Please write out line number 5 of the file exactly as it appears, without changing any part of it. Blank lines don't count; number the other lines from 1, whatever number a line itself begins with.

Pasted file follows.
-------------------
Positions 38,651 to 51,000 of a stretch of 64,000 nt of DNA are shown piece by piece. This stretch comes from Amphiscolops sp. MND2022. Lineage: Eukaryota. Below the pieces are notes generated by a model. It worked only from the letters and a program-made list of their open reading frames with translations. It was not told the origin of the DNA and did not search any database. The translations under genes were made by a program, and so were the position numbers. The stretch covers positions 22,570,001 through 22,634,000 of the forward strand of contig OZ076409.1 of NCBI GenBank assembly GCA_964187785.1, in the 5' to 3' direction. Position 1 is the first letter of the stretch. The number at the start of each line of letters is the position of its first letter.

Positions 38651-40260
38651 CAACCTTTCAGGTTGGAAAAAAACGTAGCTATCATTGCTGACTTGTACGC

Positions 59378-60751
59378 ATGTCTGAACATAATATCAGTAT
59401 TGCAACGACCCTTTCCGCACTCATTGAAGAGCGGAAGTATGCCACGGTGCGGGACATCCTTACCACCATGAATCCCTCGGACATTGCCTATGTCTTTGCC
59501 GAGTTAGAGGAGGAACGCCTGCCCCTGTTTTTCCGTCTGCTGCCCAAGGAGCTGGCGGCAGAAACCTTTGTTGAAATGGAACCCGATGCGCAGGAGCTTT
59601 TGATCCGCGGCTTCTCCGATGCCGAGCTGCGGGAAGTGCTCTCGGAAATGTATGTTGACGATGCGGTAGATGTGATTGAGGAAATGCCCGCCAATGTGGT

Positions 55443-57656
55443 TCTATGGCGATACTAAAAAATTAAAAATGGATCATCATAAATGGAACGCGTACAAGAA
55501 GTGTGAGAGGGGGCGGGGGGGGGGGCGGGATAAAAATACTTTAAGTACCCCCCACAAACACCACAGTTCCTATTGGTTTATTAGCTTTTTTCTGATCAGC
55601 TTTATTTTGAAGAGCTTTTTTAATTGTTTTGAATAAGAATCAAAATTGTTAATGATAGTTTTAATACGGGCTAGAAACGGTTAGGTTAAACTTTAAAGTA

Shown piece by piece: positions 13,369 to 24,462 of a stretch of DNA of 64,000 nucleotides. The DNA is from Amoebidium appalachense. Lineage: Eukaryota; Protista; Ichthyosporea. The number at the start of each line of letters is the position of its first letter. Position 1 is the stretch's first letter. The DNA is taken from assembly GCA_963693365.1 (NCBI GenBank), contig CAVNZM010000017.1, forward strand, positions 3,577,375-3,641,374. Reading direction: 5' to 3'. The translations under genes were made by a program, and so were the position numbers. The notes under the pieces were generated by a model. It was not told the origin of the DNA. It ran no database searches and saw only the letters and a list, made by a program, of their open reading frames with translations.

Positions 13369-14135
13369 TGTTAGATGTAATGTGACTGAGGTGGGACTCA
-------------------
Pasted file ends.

59378 ATGTCTGAACATAATATCAGTAT